This paper complements other publications on similar software, e.g. ediarum as a digital work environment for editing manuscripts (Dumont/Fechner 2014) and dictionary writing systems (e. g. Atkins/Rundell 2008; Abel/Klosa 2012). New insights into dictionary production presented here may offer connecting factors for other text editions as well as dictionary projects.

Project Presentation

The Digital Dictionary of Surnames in Germany is a long-term project under the auspices of the Academy of Sciences and Literature Mainz and in collaboration with Technische Universität Darmstadt and the Johannes Gutenberg University (JGU). It began in 2012 and has a planned duration of 24 years. The aim of the project is to prepare the first-ever comprehensive digital dictionary of surnames which exist in Germany.[1]
In the database of the DFD, all current surnames (roughly 850 000) in Germany are lexicographically collated. The published articles, in the end about 200 000, provide information about their etymology and origin. Additionally, the surname entries provide information, for example, about the geographical distribution of the surname, the occurrence of the name in countries other than Germany, morphological or semantic variants and further reading on the topic.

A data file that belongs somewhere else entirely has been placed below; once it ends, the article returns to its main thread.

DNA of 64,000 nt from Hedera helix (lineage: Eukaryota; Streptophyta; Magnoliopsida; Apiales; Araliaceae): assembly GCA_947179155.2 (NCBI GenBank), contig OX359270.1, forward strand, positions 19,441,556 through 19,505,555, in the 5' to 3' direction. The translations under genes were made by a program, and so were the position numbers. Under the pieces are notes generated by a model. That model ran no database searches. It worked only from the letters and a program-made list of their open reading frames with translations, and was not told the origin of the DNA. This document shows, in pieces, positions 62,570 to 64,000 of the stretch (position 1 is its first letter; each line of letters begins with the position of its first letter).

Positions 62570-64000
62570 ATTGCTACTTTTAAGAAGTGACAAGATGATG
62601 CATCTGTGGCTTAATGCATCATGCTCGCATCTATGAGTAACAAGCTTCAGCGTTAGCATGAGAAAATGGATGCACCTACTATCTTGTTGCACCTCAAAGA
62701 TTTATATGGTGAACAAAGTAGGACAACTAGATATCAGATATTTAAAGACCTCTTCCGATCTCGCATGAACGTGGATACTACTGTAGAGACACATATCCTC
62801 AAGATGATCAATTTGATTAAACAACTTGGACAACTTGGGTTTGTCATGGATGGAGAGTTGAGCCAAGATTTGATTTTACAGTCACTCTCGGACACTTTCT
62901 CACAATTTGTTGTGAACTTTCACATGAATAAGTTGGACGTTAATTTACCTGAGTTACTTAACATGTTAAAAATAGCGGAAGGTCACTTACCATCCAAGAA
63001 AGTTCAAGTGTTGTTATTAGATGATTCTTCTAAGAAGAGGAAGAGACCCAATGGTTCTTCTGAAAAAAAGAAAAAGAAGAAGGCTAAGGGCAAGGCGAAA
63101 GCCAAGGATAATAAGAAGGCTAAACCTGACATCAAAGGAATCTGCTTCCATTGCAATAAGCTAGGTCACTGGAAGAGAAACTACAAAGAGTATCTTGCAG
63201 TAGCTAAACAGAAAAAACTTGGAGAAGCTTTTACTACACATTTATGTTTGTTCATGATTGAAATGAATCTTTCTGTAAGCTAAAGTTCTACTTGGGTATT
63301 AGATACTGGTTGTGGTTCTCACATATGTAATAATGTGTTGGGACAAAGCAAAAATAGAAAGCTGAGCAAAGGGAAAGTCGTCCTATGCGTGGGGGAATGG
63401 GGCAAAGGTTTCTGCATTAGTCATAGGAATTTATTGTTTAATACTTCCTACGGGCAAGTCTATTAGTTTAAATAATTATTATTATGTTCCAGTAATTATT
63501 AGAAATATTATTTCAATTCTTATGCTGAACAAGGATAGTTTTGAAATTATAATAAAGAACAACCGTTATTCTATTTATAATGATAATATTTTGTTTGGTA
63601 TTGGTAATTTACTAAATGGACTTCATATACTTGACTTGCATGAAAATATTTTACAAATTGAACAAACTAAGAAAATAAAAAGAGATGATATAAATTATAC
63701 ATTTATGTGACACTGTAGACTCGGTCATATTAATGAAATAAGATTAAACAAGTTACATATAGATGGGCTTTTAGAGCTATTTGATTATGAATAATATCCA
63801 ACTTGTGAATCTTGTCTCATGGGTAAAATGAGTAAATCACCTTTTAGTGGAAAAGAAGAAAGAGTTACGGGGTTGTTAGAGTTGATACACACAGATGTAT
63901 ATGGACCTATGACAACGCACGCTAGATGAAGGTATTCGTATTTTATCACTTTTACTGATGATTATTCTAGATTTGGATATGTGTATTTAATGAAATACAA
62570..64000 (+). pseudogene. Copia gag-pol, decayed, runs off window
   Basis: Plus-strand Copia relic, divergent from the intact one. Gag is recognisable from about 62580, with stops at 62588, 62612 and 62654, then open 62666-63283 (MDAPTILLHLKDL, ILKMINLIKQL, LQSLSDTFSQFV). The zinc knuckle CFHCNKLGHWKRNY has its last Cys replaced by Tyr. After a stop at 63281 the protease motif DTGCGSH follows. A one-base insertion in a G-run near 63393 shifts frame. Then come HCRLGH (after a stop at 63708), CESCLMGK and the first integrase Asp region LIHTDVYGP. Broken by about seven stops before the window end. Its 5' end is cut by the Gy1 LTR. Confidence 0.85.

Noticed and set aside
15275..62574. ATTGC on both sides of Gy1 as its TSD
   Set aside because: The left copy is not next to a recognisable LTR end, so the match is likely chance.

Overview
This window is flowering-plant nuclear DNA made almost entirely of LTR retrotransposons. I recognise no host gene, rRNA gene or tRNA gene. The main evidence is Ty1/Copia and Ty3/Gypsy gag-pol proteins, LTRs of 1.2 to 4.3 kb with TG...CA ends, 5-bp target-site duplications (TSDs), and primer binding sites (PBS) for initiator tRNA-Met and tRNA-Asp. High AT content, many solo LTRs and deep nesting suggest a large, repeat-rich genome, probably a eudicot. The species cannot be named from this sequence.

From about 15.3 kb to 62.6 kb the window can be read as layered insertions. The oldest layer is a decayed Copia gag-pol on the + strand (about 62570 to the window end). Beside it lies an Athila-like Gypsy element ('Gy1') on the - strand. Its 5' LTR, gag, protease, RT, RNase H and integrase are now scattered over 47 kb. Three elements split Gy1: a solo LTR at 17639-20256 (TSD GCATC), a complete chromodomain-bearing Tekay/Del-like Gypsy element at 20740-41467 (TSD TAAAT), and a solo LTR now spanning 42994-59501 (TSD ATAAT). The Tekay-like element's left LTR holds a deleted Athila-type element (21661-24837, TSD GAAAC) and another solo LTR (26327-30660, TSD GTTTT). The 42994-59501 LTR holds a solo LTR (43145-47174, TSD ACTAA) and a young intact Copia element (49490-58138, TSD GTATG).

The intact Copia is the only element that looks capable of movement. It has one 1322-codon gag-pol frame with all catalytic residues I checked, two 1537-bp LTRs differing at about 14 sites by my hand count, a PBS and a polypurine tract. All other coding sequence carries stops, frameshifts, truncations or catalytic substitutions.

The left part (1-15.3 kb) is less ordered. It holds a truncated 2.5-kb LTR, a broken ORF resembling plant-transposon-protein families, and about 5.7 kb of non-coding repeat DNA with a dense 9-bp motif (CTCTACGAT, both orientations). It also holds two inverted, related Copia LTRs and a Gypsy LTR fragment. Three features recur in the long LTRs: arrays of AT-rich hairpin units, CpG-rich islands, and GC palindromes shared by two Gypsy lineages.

Also available on the DFD website is information about aspects of the history and development of names in different countries, their (cultural-)historical context and general linguistic aspects. Furthermore, the dictionary is embedded in a research portal namenforschung.net, which can be seen as a gateway to various projects and information related to the field of onomastic studies.